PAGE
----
The story of Henry Montgomery, ehum, is probably one of the most interesting we’ve ever written about. In 1963, at the age of 17, Montgomery shot and killed police officer Charles Hurt. Originally, just weeks after his arrest that year, he was sentenced to death by a Louisiana jury. Although, fast forward about two years, he was later tried again but this time found guilty without capital punishment.
He was formally retried in 1966 after a court declared that his original trial was unfair, and, was performed for the wrong reasons. Bring the case into modern day, and, it took a twist in 2012. In 2012, the U.S Supreme Court ruled that sentencing juvenile offenders to life-in-prison without the possibility of parole is unconstitutional and “cruel and unusual punishment”.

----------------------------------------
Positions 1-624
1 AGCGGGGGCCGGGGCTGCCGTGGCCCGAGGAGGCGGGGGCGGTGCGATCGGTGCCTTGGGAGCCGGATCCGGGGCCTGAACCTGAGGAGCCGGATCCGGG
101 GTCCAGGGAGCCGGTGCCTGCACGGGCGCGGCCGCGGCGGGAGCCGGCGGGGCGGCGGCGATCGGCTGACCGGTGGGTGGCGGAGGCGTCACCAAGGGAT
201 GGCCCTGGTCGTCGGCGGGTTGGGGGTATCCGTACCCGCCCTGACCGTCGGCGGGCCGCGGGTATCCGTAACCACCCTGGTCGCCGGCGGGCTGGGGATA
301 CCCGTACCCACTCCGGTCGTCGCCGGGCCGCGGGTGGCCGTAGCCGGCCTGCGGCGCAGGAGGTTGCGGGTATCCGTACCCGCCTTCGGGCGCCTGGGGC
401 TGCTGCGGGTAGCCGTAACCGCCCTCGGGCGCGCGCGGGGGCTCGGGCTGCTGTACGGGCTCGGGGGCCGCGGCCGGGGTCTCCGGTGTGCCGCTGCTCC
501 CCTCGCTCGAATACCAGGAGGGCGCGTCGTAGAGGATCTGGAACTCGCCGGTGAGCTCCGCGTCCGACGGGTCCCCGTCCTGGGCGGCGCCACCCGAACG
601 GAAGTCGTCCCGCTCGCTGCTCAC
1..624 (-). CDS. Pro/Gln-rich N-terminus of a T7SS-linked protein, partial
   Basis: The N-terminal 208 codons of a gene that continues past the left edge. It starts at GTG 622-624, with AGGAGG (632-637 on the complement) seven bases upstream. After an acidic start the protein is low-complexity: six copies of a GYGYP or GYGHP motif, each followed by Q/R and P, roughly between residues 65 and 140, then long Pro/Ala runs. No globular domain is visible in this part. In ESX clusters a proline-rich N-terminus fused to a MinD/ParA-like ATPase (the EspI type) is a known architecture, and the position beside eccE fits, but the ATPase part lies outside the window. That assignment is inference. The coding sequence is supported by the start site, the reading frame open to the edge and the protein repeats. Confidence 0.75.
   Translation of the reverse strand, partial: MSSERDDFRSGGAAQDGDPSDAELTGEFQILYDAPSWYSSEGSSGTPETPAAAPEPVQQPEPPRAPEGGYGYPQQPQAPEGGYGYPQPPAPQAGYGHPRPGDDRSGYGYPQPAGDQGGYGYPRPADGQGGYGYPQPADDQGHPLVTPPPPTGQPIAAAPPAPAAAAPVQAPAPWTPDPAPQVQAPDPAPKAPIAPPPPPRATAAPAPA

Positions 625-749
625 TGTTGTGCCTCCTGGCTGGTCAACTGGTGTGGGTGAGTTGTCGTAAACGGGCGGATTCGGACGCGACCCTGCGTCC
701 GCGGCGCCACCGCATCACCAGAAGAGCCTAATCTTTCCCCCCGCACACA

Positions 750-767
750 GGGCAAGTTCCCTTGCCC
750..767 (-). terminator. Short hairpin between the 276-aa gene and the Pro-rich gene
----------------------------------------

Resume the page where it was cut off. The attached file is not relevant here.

Last year, things took what Montgomery perceived to be a positive turn. The Supreme Court against ruled in a landmark decision for Montgomery v Louisiana that the ban on those types of life sentences be extended to those already in prison.
Now, last Monday, Montgomery (age 71) was denied parole despite the many positive rulings from the Supreme Court. As of 2018, Montgomery has been imprisoned for more than 50 years under rules and a law that were twice legally declared unconstitutional by the Supreme Court on multiple occasions.